On Sunday, more than 30 million voters across Myanmar can cast their ballots in the country’s first relatively free elections in 25 years. The nationwide vote is a milestone in the Southeast Asian nation’s transformation from isolated military dictatorship to a more open society, seeking to attract foreign investment and tourists. Moreover, it will be a crucial test of the popularity of Daw Aung San Suu Kyi, the Nobel laureate and democracy icon who is believed to be the country’s most popular politician. Ms. Aung San Suu Kyi, who was held under house arrest for 15 years during military rule, hopes a strong victory at the polls could finally give her party political power even though she is barred from becoming president. Here is a brief guide to some of the ins and outs of the election.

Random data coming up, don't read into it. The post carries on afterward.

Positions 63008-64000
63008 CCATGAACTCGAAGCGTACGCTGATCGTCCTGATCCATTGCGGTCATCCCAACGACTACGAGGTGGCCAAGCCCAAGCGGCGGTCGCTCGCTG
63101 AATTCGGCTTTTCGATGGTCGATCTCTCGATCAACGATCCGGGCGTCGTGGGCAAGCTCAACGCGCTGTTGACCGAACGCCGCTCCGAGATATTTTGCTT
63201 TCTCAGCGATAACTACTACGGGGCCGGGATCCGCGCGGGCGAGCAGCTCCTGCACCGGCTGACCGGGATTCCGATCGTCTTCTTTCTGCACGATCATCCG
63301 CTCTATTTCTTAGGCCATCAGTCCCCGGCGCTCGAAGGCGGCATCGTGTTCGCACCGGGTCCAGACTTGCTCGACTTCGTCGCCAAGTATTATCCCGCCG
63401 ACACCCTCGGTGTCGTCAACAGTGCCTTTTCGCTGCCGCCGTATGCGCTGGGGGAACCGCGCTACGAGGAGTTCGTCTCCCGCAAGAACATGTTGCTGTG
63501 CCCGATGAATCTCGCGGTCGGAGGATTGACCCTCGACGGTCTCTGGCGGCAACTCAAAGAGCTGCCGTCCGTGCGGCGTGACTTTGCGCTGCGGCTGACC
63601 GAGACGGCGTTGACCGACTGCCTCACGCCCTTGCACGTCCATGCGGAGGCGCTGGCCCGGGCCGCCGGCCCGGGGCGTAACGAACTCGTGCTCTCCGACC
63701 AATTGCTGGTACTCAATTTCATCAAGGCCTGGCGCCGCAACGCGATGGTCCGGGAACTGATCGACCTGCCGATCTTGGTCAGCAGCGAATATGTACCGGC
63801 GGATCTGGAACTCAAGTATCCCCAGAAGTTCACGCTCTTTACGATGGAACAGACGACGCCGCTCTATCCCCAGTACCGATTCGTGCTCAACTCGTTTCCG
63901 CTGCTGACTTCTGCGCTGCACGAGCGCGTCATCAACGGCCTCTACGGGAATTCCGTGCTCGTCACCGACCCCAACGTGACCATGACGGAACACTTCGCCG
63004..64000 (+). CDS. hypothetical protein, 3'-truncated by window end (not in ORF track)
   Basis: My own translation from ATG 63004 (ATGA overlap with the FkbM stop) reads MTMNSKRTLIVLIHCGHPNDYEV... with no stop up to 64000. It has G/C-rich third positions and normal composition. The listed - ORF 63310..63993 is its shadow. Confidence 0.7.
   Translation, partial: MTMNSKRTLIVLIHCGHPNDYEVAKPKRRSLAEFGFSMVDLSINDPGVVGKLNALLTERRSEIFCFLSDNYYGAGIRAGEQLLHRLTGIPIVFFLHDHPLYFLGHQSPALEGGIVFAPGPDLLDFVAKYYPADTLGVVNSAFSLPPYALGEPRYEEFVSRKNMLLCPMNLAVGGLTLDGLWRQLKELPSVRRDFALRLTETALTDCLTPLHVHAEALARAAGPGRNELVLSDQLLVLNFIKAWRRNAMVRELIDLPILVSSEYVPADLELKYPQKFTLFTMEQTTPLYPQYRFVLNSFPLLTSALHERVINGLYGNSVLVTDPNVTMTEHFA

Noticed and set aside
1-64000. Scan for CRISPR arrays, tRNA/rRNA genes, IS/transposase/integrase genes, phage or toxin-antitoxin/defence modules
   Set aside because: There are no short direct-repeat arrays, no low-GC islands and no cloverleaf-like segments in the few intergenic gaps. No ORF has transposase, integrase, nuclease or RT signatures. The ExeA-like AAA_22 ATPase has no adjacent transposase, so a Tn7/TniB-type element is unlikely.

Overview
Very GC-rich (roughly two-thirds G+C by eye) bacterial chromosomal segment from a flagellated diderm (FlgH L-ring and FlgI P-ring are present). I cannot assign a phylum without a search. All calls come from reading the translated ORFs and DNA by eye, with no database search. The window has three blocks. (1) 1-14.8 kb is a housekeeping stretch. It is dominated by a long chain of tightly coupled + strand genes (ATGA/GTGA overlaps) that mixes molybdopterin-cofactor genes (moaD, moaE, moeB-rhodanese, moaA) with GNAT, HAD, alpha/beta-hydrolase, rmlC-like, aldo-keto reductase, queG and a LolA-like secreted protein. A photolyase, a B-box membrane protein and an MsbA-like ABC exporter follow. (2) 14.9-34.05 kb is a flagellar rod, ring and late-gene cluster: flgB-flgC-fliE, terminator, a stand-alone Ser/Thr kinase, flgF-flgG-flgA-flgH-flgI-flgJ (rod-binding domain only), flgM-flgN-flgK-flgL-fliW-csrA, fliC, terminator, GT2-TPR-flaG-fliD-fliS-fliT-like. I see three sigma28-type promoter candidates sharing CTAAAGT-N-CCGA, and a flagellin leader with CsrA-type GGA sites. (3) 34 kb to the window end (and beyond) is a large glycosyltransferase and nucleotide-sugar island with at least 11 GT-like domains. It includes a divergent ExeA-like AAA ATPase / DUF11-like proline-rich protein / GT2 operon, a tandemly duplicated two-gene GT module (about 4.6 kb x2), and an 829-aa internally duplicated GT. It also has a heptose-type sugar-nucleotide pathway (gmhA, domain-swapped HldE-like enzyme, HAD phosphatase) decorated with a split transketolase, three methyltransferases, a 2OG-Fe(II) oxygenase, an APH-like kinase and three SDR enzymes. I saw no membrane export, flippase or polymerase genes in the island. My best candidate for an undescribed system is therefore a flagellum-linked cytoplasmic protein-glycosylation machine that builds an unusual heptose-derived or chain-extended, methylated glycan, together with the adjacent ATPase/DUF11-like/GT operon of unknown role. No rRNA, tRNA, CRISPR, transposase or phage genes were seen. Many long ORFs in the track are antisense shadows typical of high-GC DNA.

In the last national election, in May 1990, voters’ overwhelming preference for the National League for Democracy, the opposition party led by Ms. Aung San Suu Kyi, was followed by a brutal crackdown and two decades of harsh military rule. Now, her party is running against representatives of the former military junta.
The military-aligned party, the Union Solidarity and Development Party led by President Thein Sein, has campaigned on its record of running the government the last five years and a promise to guarantee stability. Ms. Aung San Suu Kyi’s campaign has centered on strengthening the rule of law.
The new government will inherit immense problems: sectarian violence, fighting with ethnic militias, rampant cronyism and corruption, and inadequate infrastructure and financial institutions to attract foreign investment. Some parts of the country are controlled by ethnic militias, and several of Myanmar’s leading exports, including jade, opium and timber, have been tied to conflict, crime and corruption.